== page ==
I was born and raised in the City of New York. I’ve driven down the West Side Highway a couple million times in my life (perhaps I exaggerate a tad) and passed the Intrepid Sea, Air and Space Museum (the Intrepid) about half as many times. But until last week I never actually visited the Intrepid. For as many times as I’ve passed it, gazing out at it from the front passenger side window of my car and thinking to myself “Gee I’d like to visit that” I’ve come up with multiple reasons why it would be impractical. It’s too hot, it’s too crowded, it’s too touristy, it will take too long, parking is difficult, parking is prohibitive… blah blah blah. But last Friday as we found ourselves approaching the GWB (that’s the George Washington Bridge for you out-of-towners) “sans” children, I said to the hubby “How would you like to visit the Intrepid?” He replied “Yes!”
I knew he’d say yes, of course. The man can’t resist a historical monument of any kind. He is a huge history buff, majoring in it at NYU (that’s New York University for you out-of-towners) even though he planned to study dentistry. And so instead of taking a walk in the Village (that’s Greenwich Village to you… oh never mind), we headed to the aircraft carrier.
Three things surprised me upon arriving there. The first was “The Growler” – the resident submarine. It was an amazing experience visiting it and I had no idea what to expect once on it. For starters, I was surprised to see signs cautioning people not to enter it if they were not in good health. Visitors were also required to pass through a hatch (one of the doors separating the compartments on a sub) under the supervision of a staff member. If you couldn’t make it through the hatch above ground, you would not be visiting the sub. I passed through the hatch easily but I was uneasy about “good health” part, not that I am in poor health. I just wondered why they made an issue of it. It turns out that if you are claustrophobic you could really “freak out” in a submarine under water. The Growler is not submerged, but it is in the water. You become very aware of that as you stand inside it and hear the water outside. Yes, you hear it. And if you stand still you can sense the submarine’s movement.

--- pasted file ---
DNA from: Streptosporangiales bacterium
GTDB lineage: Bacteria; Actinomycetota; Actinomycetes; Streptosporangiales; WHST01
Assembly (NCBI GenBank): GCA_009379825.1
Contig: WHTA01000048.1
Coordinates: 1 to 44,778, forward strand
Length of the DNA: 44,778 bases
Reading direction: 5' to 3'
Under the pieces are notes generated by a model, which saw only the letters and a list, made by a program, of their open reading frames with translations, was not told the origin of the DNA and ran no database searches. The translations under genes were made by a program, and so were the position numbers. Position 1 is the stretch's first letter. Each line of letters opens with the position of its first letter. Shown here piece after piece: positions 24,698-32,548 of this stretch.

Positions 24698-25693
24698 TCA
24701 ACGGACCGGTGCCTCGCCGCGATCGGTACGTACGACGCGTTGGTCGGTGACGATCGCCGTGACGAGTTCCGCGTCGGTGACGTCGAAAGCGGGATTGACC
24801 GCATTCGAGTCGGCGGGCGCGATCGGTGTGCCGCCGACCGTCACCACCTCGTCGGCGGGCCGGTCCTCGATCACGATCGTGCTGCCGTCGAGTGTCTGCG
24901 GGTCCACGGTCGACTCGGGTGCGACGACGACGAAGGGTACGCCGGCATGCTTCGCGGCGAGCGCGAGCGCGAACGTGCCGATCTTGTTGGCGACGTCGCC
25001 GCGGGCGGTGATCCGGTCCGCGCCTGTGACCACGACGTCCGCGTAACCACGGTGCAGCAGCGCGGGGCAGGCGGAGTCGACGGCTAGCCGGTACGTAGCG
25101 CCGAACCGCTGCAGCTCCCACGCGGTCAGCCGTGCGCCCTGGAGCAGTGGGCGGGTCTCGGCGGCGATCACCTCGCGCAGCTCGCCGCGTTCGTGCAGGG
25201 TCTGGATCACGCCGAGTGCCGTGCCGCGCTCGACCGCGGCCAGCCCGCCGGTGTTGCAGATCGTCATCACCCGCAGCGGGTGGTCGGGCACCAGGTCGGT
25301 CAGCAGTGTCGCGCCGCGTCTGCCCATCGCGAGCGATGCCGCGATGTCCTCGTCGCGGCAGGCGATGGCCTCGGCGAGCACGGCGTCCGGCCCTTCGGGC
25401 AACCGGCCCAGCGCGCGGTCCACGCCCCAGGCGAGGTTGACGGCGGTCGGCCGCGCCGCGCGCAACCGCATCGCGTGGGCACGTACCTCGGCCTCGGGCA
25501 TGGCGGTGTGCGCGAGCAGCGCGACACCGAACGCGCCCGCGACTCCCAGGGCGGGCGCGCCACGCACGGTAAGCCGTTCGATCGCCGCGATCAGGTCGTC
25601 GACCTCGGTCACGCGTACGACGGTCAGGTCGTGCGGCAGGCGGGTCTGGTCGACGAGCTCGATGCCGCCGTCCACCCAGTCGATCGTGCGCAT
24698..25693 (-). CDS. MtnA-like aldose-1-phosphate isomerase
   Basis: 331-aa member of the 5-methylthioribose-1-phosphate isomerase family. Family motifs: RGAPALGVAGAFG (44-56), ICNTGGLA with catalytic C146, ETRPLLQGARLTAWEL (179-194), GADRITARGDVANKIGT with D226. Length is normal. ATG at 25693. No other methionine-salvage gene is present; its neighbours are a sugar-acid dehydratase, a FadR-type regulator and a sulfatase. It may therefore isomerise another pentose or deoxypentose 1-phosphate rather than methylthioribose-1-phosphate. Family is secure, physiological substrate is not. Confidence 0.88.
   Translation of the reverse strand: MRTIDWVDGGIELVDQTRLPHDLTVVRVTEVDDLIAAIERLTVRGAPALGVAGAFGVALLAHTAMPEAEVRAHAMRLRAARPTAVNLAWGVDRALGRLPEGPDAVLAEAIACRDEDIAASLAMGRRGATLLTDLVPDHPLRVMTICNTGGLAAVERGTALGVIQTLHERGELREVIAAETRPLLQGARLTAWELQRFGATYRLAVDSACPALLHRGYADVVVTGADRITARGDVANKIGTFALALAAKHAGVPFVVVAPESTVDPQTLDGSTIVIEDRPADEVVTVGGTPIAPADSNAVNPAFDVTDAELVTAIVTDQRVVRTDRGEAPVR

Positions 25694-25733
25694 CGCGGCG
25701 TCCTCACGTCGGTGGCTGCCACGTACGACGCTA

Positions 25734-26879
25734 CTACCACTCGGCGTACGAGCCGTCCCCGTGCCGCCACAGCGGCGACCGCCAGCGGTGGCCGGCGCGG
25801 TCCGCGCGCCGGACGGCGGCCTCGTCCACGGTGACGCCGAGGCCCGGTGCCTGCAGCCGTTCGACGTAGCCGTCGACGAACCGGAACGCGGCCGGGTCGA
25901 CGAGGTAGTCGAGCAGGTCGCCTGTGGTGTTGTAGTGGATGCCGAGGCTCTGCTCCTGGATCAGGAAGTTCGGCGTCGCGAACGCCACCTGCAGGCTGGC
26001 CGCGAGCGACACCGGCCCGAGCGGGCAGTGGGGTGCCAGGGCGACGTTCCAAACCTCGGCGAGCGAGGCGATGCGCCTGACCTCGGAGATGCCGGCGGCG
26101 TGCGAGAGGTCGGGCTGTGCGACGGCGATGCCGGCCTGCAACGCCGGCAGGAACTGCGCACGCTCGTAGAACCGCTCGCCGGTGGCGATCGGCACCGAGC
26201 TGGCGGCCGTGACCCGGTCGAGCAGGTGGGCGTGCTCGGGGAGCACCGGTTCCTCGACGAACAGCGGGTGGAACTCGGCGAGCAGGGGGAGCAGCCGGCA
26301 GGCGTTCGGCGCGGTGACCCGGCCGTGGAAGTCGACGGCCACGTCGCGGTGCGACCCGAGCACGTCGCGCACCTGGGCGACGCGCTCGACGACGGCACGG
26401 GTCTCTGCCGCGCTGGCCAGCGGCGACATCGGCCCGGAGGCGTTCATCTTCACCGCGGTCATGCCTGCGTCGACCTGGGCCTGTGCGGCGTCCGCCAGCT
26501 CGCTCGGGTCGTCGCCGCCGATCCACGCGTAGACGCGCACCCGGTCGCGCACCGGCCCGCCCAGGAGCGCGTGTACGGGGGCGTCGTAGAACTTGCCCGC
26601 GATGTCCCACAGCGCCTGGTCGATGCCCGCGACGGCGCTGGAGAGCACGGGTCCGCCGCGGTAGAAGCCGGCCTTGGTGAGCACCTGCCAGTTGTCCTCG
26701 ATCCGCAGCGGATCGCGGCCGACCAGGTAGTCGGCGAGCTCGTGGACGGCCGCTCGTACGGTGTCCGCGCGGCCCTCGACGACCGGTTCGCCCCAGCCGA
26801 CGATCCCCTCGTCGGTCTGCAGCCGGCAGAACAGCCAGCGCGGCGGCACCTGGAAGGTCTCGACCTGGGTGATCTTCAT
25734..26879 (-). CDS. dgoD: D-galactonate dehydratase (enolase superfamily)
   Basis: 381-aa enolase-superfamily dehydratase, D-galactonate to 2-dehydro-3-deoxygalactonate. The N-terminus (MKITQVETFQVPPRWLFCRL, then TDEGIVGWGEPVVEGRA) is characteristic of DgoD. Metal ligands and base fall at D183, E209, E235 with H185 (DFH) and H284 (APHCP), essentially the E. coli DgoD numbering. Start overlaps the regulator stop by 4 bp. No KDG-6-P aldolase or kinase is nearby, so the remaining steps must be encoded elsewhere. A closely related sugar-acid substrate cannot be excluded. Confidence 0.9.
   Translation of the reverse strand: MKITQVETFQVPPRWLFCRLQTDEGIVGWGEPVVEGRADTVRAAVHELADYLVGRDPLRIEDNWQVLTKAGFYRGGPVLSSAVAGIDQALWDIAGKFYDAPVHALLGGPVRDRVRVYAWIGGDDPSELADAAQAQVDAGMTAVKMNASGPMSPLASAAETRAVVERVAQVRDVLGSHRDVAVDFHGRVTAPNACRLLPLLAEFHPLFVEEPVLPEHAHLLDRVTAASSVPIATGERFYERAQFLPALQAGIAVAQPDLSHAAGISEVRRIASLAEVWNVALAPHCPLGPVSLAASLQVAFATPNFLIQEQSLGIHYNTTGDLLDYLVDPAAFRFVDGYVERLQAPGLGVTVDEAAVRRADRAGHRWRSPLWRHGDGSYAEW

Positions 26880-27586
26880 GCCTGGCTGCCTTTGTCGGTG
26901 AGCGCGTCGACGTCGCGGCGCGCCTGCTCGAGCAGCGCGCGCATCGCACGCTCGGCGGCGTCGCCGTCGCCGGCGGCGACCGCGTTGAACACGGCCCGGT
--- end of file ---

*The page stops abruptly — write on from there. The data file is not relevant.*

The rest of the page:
So what did I learn about submarines? Submarines of this class, presumably attack class, are small. Despite being long (over 300 feet) it felt short. Secondly, they are really really narrow. Super narrow. Super it-will-make-you-claustrophobic-even-if-you’ve-never-been-claustrophobic-before narrow. Don’t get me wrong. I didn’t have an anxiety attack nor did I become claustrophobic. It is perfectly safe and I knew that all along. However, having only seen submarines in the movies, I was surprised how tight the accommodations are, how small the bunks are, how tiny the break areas are, and how brave the men who work in them are. I went in expecting The Hunt for Red October and came out thinking Bumble Bee Tuna. The only thing that did make me claustrophobic was the line of people ahead of and behind me. You move at the mercy of those ahead. However, I loved the visit, and I would do it again.
The second thing that surprised me about the Intrepid was how large an aircraft carrier is. I certainly knew it was large just from seeing it so many times, but it wasn’t until I was in the Hangar Deck, the deck where they stored the planes, that I really understood it. The carrier itself is full of planes within the Hangar and on the Flight deck as well. There are other outstanding displays like helicopters and model space capsules. (Actually on the pier itself next to the carrier is a Concorde jet!) There is also a very large children’s activity area with many interactive displays.
However, the third and most surprising thing of all is that I became a little “verklempt” as I walked around the ship – a little choked up, a little emotional. While there we were able to see a multi-sensory movie detailing what it was like to live on the Intrepid during the Second World War while under a kamikaze attack. And as the stereos blasted around us, and multiple screens showed photos and videos of the attacks while smoke poured out of simulated cargo boxes around us, I cried a bit. I imagined what it must have been like to be a kid from NY finding himself on board a carrier in the middle of the Pacific and wondering if he would live past the next 10 minutes. What struck home to me was that the narrative in Kamikaze: Day of Darkness, Day of Light was “told” in part by the Fire Marshall on board the ship whose job it was to see to it that any fires on deck were extinguished. He was struck and killed by a kamikaze jet while extinguishing the fire that the another kamikaze had caused.
My hubby and I plan to return with our three girls one day soon. Perhaps the film mentioned above is a little hard for the younger two, but it is appropriate for the oldest. There are so many hands-on activities, simulators, and scientific learning zones for them that they will not miss a thing. And the view on the flight deck is extraordinary. The Intrepid Sea, Air and Space Museum does not glorify war nor denigrate the enemy. It is intended to teach adults and children about what life aboard these vessels is like, the sacrifices made for our freedom and the extraordinary advances in science that enabled such feats of engineering.
In hindsight I was silly to put off this visit. It is easy to find parking in an adjacent lot, and there is always public transportation. It is not expensive and there is a wonderful walkway over the highway to lead you there. Finally, if you pick a weekday perhaps a bit off tourist season, it will not be crowded at all.
I will post more photos in the days to come. Scout’s honor!